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The GZK bound

  1. Dec 31, 2015 #1
    1. The problem statement, all variables and given/known data

    In 1966 Greisen, Zatsepin and Kuzmin argued that we should not see cosmic rays (high-energy protons hitting the atmosphere from outer space) above a certain energy, due to interactions of these rays with the cosmic microwave background.

    (a) The universe is a blackbody at ##2.73\ \text{K}##. What is the average energy of the photons in outer space (in electronvolts)?

    (b) How much energy would a proton ##(p^{+})## need to collide with a photon ##(\gamma)## in outer space to convert it to a ##135\ \text{MeV}## pion ##(\pi^{0})##? That is, what is the energy threshold for ##p^{+}+\gamma\rightarrow p^{+}+\pi^{0}##?

    (c) How much energy does the outgoing proton have after this reaction?

    This GZK bound was finally confirmed experimentally 40 years after it was conjectured [Abbasi et ai., 2008]

    2. Relevant equations


    3. The attempt at a solution

    (a) The spectral radiance ##B(\lambda,T)## of a blackbody is given by ##B(\lambda,T) = \frac{2hc^{2}}{\lambda^{5}}\frac{1}{e^{\frac{hc}{\lambda k_{B}T}}-1}##, where the symbols are self-explanatory.

    Using this formula, I would like to calculate the average wavelength ##\lambda_{av}=\frac{\int_{0}^{\infty} d\lambda\ \lambda\ B(\lambda,T)}{\int_{0}^{\infty} d\lambda\ B(\lambda,T)}## and hence the average energy ##E_{av}=\frac{hc}{\lambda_{av}}## of the photons.

    So, ##\int_{0}^{\infty} d\lambda\ \lambda\ B(\lambda,T) = \int_{0}^{\infty} d\lambda\ \frac{2hc^{2}}{\lambda^{4}}\frac{1}{e^{\frac{hc}{\lambda k_{B}T}}-1} = (2hc^{2})\Big(\frac{k_{B}T}{hc}\Big)^{3}\int_{0}^{\infty}\ dx\ \frac{x^{2}}{e^{x}-1}## under change of variables ##x=\frac{hc}{\lambda k_{B}T}## and

    ##\int_{0}^{\infty} \frac{x^{2}}{e^{x}-1} = \Gamma(3)\zeta(3) = (2!)(1.202)=2.4##

    Also, ##\int_{0}^{\infty} d\lambda\ B(\lambda,T) = \int_{0}^{\infty} d\lambda\ \frac{2hc^{2}}{\lambda^{5}}\frac{1}{e^{\frac{hc}{\lambda k_{B}T}}-1} = (2hc^{2})\Big(\frac{k_{B}T}{hc}\Big)^{4}\int_{0}^{\infty}\ dx\ \frac{x^{3}}{e^{x}-1}## under change of variables ##x=\frac{hc}{\lambda k_{B}T}## and

    ##\int_{0}^{\infty} \frac{x^{3}}{e^{x}-1} = \Gamma(4)\zeta(4) = (3!)(1.0823)=6.4938##

    So, ##\lambda_{av}=\frac{hc}{k_{B}T}\frac{2.4}{6.4938}##.

    Therefore, ##E_{av} = k_{B}T\frac{6.4938}{2.4} = 6.3 \times 10^{-4}\ \text{eV}##.

    Am I correct so far?
     
  2. jcsd
  3. Jan 1, 2016 #2

    mfb

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    Staff: Mentor

    That formula is not true.
    It might look surprising, but there is a simple analogy in classical mechanics: if you go 20 km/h for 100 km and 100 km/h for 100 km, your average velocity is not 60 km/h, it is ~33 km/h. The average of 1/x is not 1 over the average of x.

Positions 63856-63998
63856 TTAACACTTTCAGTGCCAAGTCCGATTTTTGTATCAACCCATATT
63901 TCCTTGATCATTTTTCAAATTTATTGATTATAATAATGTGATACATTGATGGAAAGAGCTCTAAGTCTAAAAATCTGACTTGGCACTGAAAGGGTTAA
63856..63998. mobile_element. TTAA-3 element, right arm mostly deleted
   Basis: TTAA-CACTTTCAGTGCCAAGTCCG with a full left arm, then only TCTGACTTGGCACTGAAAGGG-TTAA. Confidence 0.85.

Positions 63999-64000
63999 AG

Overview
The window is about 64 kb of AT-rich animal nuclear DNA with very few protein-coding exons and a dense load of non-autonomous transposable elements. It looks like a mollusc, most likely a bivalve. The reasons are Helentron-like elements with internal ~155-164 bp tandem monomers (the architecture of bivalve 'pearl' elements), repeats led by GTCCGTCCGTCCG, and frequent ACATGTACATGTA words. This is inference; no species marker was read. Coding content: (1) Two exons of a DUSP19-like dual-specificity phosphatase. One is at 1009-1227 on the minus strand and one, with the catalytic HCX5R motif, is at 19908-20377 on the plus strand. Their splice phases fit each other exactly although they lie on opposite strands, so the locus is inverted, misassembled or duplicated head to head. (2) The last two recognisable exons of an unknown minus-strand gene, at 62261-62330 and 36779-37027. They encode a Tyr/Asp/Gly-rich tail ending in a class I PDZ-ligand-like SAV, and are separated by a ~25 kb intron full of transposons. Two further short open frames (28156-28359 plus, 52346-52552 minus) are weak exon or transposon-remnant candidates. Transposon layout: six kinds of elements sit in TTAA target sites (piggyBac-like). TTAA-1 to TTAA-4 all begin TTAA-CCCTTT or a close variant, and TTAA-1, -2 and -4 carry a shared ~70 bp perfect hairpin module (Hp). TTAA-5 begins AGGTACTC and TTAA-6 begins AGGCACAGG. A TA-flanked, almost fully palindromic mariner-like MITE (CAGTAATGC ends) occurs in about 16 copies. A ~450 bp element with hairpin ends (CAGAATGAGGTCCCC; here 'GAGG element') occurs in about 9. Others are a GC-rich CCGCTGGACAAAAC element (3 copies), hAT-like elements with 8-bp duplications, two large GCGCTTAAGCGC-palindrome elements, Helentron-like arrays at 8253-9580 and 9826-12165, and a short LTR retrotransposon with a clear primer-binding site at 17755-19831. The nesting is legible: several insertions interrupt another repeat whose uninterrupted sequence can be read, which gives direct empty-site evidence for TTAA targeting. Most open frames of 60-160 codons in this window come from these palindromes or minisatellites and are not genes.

To get an average energy, you either have to integrate over the frequency spectrum, or weight the wavelength spectrum with an appropriate factor. I don't think this is necessary, however. You can probably use 3/2 kT for the energy without integrating anything.
     
  4. Jan 1, 2016 #3
    Doesn't the equipartition theorem break down for a blackbody?

    Are we allowed to use the classical formula ##E=\frac{3}{2}k_{B}T## here?
     
  5. Jan 1, 2016 #4

    mfb

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    Staff: Mentor

    The formula is not that classical...
    Do the integration if you like, but then do it in the right way.
     
  6. Jan 1, 2016 #5
    Is the integration also going to give us a value on the same order as ##k_{B}T##?

    Do we integrate the spectral radiance ##B(\nu,T)## over the frequency spectrum such that ##\bar{B}(\nu,T)=\frac{\int d\nu B(\nu,T)}{\int d\nu}##.

    But don't we then get the average spectral radiance, and not the average energy?
     
  7. Jan 1, 2016 #6

    mfb

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    Staff: Mentor

    It should, there is no other scale that could be relevant. The prefactor can be different.
    Most photons do not have exactly the average energy, and most collisions don't happen head-on. The GZK cutoff is not a precise value where the reaction can happen above but not below - the reaction is just getting more and more likely in some region.
    Converting frequency to energy is no problem, that conversion is linear.
     
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